December 21, 2014

In recent years, evidence of Indian burials has been unearthed in Danville, around Mountain Mike’s Pizza on Hartz Avenue and at San Ramon Valley High School.

By Beverly Lane

People are very interested in these finds and want to know more about these people. What tribe did they belong to? How long ago did they live here?

From archaeological digs and carbon dating, we know that people lived in the San Ramon Valley for over 5000 years. Ethnohistorians believe people lived in the larger Bay Area for about 10,000 years. Discoveries in Alamo when the I680 freeway was excavated, in Danville by the Old Oak when the first office buildings were constructed, and in East County when the Contra Costa Water District built the Los Vaqueros dam have all yielded fascinating finds.

A basic reference book, The Handbook of North American Indians, California, provides excellent information about the Bay Area’s early settlers. One page shows drawings of artifacts found in Danville at CCo-229, the number for the specific archaeological site. Beads, abalone ornaments, charmstones, spear and arrow points, deer bone awls, pestles, mortars and bone whistles are shown. Examples of these items are currently on display at the Museum of the San Ramon Valley, donated to the museum by individuals over many years.

Recently Jim Cozens, who was San Ramon Valley High School principal from 1963-1975, brought two Indian artifacts to the museum. When he was building his house on Camino Encanto in 1954, his landscaper George Brazil got soil from an area between Hartz Avenue and San Ramon Creek, the location of today’s Mountain Mike’s Pizza. This is site CCo-229.

When Brazil poured the topsoil out, two stone artifacts were found. One was a nicely formed, broken pestle about four inches long. It would have been used to pound seeds or acorns in a stone mortar. Another was a charmstone, again nicely formed. While we don’t know the detailed purposes of these charmstones, they are said to be amulets and were worked by Indians in several different forms. Alfred Kroeber and other anthropologists believe the charmstones had sacred purposes, promote fertility, or provided good luck in hunting.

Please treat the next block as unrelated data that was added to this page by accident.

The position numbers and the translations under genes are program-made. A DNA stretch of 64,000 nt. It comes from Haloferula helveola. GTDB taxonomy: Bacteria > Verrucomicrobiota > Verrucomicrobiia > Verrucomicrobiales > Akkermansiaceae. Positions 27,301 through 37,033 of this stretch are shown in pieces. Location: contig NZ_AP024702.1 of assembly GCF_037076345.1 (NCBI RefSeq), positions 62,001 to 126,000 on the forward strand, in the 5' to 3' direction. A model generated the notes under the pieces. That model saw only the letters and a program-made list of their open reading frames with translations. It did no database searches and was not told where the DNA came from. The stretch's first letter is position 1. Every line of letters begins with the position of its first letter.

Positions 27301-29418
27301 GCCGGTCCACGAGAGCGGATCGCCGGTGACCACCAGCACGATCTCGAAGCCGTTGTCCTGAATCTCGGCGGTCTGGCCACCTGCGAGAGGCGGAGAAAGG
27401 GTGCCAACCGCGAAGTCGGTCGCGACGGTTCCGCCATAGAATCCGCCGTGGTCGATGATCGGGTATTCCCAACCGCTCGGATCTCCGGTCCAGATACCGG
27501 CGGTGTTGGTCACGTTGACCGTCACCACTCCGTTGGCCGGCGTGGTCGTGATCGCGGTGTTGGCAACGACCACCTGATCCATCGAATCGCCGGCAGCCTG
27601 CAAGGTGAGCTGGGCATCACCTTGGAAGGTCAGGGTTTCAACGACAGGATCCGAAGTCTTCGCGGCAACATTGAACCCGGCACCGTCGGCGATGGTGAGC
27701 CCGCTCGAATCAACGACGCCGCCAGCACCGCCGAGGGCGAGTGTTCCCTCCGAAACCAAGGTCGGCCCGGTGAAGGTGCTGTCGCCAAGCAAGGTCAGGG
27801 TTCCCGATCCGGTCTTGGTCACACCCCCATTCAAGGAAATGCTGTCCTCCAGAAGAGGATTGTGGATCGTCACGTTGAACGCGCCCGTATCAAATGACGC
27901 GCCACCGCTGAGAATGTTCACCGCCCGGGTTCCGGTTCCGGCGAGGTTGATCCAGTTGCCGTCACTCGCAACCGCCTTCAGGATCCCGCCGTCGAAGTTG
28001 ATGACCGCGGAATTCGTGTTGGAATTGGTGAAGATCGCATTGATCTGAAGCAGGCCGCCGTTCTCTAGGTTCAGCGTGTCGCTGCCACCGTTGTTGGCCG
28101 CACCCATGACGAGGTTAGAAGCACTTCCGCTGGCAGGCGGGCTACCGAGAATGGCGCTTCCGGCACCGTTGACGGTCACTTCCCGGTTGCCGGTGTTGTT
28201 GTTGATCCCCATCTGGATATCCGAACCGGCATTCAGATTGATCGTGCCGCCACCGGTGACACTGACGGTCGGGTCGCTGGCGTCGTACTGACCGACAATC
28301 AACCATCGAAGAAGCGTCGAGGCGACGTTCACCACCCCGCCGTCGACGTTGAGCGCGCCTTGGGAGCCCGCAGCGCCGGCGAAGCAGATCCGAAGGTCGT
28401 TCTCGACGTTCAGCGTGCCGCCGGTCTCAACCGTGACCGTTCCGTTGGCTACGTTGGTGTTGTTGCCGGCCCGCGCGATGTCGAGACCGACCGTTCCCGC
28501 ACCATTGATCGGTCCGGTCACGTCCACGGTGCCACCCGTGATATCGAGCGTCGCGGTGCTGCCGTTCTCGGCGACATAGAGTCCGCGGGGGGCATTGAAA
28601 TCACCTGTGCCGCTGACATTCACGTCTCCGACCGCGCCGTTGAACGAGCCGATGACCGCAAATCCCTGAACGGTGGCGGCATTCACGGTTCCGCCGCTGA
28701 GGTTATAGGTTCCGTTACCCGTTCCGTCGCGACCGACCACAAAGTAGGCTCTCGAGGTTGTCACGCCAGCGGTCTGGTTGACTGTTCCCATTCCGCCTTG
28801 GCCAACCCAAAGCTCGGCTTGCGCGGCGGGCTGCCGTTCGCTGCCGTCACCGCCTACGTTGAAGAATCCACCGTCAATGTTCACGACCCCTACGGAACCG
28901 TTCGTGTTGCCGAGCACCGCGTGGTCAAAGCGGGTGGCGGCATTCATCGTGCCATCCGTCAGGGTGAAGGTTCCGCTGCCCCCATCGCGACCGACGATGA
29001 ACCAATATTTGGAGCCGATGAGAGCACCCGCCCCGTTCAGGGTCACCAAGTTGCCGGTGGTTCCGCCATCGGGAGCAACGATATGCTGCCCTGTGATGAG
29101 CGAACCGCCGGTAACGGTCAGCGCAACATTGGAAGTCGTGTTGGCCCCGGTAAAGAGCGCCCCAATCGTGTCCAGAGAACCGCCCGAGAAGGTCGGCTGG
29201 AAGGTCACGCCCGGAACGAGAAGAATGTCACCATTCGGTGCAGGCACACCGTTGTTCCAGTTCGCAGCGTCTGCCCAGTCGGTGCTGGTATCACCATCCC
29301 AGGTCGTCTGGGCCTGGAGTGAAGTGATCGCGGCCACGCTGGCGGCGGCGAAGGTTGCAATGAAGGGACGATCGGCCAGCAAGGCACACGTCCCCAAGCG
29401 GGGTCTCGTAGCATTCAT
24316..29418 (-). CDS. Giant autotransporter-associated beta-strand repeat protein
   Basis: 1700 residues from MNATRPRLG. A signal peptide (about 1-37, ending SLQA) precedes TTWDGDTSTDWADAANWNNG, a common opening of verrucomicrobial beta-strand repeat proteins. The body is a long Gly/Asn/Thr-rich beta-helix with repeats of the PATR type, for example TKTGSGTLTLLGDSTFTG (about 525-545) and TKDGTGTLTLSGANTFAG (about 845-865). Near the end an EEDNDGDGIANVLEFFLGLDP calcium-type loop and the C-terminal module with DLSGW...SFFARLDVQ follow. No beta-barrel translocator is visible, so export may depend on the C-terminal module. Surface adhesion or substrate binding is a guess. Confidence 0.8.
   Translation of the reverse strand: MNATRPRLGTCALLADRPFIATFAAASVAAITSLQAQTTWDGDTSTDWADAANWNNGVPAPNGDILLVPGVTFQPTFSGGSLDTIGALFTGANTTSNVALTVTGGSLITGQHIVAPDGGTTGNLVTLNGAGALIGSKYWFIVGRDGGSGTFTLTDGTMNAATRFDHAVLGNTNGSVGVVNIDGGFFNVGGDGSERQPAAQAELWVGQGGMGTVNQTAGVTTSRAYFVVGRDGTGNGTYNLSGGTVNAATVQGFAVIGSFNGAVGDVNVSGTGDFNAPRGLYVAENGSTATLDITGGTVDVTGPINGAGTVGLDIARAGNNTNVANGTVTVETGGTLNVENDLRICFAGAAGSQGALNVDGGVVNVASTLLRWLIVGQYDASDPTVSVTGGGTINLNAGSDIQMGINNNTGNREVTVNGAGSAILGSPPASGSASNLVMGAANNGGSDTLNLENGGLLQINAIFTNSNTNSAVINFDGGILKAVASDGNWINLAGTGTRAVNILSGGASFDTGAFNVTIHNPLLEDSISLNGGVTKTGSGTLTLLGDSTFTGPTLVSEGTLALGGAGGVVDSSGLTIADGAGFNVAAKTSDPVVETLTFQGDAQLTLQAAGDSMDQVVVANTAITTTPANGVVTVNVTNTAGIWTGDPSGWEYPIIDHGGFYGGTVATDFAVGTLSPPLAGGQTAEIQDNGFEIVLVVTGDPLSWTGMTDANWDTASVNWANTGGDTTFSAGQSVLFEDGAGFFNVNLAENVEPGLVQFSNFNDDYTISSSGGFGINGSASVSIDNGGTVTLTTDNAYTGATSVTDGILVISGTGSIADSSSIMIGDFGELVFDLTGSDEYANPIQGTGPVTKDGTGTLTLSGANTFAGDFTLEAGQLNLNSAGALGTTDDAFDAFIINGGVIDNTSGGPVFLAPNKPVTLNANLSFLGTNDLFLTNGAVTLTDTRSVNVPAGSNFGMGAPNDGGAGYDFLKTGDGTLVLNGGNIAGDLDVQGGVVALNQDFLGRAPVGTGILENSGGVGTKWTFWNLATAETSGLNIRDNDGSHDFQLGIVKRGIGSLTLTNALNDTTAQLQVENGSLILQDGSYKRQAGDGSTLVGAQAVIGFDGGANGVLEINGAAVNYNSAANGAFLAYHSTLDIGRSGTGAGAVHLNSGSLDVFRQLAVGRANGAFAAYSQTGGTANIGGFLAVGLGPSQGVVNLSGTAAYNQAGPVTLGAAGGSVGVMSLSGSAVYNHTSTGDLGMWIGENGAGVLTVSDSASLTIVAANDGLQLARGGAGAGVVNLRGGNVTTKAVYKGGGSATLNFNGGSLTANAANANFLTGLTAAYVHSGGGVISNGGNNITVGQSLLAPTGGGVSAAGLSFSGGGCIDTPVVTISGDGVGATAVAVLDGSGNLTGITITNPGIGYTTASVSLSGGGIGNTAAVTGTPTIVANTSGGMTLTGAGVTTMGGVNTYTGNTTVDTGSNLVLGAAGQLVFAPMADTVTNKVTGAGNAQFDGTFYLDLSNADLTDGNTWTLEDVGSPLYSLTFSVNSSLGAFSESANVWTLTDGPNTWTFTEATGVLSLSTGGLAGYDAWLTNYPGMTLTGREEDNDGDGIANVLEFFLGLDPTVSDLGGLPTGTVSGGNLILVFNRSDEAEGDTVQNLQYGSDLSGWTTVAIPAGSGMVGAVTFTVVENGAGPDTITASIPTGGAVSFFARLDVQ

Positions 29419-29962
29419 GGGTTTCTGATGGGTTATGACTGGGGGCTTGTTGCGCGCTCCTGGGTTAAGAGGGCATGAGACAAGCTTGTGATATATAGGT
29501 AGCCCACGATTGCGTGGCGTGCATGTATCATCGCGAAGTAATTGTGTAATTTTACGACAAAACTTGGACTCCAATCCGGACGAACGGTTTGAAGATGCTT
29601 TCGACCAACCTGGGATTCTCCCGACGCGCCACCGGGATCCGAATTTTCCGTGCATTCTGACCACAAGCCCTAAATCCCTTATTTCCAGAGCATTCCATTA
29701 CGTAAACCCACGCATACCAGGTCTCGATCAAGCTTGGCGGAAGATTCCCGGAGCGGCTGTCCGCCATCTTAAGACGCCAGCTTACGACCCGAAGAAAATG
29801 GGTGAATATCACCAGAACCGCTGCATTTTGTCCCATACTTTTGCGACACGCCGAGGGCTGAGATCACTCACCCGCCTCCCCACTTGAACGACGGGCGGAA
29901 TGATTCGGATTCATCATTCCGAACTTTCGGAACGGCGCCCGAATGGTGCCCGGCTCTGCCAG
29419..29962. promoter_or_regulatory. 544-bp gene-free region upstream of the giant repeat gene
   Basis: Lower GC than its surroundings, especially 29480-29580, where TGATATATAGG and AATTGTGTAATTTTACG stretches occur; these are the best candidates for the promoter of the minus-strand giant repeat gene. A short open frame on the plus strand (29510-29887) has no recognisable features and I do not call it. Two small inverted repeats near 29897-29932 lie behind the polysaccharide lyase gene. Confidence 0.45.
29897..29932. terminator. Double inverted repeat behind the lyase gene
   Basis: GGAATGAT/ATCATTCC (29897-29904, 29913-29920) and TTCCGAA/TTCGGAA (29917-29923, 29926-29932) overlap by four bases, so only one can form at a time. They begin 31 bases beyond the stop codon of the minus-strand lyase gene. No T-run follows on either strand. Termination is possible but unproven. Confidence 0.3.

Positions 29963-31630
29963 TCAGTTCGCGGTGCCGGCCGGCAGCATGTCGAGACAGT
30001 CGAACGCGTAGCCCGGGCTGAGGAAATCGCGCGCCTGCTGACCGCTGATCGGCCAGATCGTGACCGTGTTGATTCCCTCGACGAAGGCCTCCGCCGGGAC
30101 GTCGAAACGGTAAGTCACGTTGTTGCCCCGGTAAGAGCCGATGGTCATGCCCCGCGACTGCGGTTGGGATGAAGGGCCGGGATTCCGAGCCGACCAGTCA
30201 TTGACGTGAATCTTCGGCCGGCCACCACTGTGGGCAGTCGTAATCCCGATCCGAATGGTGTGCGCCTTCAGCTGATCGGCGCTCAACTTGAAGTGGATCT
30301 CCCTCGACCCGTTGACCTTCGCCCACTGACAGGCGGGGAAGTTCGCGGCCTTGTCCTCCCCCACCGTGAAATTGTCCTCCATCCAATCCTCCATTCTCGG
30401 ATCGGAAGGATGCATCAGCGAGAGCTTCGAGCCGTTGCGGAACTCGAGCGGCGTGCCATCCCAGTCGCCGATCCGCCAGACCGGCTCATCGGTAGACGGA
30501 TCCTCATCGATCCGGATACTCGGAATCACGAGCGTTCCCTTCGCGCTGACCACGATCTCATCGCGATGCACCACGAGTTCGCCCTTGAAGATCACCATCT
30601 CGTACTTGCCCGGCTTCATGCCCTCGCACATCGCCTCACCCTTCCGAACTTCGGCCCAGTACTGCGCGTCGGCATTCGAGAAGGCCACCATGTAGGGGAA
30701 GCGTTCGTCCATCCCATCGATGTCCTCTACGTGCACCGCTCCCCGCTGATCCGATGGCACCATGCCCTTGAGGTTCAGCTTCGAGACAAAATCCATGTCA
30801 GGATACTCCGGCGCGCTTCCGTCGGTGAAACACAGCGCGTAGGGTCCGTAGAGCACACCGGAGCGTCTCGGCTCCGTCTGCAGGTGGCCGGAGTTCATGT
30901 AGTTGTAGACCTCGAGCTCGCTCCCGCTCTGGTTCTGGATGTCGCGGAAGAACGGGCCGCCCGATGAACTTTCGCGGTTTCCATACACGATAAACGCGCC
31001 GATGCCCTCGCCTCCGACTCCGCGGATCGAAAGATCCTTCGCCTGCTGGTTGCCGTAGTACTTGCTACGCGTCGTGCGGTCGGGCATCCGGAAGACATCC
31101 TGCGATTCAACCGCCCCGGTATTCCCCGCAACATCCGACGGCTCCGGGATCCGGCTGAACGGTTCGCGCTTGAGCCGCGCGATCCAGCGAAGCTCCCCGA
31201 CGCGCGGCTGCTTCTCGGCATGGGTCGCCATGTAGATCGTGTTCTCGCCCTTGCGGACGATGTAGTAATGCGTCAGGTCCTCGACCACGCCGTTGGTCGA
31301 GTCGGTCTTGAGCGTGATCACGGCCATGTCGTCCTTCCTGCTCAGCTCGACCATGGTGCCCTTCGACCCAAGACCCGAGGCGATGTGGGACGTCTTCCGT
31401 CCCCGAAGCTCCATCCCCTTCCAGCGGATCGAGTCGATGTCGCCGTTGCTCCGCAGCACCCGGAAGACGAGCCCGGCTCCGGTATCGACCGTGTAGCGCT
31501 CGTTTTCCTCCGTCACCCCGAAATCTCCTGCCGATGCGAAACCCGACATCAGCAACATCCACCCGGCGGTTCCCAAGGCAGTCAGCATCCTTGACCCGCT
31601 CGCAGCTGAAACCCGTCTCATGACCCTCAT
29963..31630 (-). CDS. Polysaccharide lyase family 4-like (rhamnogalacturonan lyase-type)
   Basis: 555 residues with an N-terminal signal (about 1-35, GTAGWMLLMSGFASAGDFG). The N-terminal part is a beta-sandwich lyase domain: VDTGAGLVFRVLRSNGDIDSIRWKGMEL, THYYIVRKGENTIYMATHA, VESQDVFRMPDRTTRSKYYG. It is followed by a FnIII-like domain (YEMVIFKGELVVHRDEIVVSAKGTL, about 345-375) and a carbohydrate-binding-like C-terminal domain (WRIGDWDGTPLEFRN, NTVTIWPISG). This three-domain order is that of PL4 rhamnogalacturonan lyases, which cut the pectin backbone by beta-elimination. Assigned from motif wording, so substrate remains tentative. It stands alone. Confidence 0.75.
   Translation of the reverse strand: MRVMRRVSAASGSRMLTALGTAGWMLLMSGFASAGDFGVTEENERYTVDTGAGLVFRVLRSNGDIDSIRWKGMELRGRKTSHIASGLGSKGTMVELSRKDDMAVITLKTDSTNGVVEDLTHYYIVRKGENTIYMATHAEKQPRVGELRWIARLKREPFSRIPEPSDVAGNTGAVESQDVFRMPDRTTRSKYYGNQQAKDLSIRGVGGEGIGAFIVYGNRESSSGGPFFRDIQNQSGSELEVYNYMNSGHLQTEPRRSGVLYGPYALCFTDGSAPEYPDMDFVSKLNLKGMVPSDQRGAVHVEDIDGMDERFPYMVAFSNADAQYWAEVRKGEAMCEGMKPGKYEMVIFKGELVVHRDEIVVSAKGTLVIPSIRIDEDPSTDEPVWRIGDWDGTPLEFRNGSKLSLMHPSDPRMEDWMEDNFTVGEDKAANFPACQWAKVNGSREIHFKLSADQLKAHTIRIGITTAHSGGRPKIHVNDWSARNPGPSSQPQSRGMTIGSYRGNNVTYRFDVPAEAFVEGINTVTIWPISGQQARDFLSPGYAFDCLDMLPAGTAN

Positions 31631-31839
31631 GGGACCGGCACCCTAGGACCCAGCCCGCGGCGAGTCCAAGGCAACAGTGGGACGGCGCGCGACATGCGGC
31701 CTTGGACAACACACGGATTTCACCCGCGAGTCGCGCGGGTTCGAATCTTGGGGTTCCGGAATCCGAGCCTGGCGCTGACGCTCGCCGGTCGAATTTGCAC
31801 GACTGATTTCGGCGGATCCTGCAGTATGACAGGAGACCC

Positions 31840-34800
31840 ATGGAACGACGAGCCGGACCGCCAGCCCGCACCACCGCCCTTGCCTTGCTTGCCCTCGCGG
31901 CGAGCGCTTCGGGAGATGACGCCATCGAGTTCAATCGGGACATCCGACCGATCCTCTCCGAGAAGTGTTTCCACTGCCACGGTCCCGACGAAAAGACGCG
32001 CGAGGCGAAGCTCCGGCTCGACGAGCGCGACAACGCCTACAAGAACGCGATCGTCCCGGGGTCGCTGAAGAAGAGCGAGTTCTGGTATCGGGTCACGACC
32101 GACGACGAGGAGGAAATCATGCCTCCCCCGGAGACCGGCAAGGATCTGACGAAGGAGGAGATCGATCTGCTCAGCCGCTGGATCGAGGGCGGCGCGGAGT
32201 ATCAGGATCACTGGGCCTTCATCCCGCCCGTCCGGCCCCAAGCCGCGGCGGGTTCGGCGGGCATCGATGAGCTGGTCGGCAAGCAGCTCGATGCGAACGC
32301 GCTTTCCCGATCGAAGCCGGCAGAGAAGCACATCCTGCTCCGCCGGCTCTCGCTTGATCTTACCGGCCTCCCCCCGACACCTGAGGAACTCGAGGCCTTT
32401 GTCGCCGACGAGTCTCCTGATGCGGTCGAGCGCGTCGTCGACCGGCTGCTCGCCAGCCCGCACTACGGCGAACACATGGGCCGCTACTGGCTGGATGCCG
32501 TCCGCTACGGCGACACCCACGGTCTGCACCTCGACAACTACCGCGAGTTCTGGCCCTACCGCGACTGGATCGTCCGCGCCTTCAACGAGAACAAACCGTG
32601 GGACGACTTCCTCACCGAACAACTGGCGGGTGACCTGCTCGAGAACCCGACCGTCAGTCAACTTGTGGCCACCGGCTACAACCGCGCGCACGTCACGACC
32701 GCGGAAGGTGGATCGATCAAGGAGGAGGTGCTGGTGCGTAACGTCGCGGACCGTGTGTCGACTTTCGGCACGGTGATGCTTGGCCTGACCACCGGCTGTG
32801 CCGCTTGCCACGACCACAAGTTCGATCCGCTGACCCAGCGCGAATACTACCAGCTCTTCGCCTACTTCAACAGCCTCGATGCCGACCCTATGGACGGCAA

Three types of charmstones are on display at the museum, along with mortars, pestles, hammerheads, arrow straighteners, deer bone awls and various obsidian arrowheads.

Around 250 years ago several tribes lived in the San Ramon Valley. One tribe, called by the Spanish the Tatcan, lived in the drainage area of the San Ramon Creek watershed which flowed north. They belonged to the Bay Miwok linguistic group.

Other tribes, the Seunen and Souyen, lived in San Ramon and Dublin. Their territory included the Alamo, Tassajara and South San Ramon Creeks which flowed south into a vast marsh area. They spoke an Ohlone (also called Costanoan) language. The Bay Miwok and Ohlone linguistic areas appear to have met around today's Norris Canyon Road. Randy Milliken's research revealed marriages between members of these tribes, indicating they were probably friendly.

Indians of the Bay Area by Louis Choris, 1816

Each tribe had as many as three villages of 50 to 250 people, with possibly several hundred Indians living in the valley at western contact. They moved from a permanent settlement to other temporary camps during the year. At least seasonally, they probably lived on the Mount Diablo foothills, as evidenced by bedrock mortars found there.

Their lives revolved around the rhythms of the natural world, called the "seasonal rounds" Their diet was dependable and diverse and included seeds, acorns, fish, birds, insects, animals and root plants. In certain seasons, such as the autumn acorn-gathering, people worked from dawn to dusk; at other times of the year, life took a more measured pace.

Each October and November the Museum of the San Ramon Valley has a special Indian Life exhibit and books in the research library with extensive information about California Indians. Fourth graders come each morning to learn about the Indians who lived in this place.

Sources: Robert F. Heizer (ed.), California, Handbook of North American Indians (Vol. 8); Malcolm Margolin, The Ohlone Way; Randy Milliken, A Time of Little Choice The Distintegration of Tribal Culture in the San Francisco Bay Area 1769-1810; Alfred L. Kroeber, Handbook of the Indians of California; museum archives.

From Presenting the Past, Danville Weekly, Sept. 25, 2009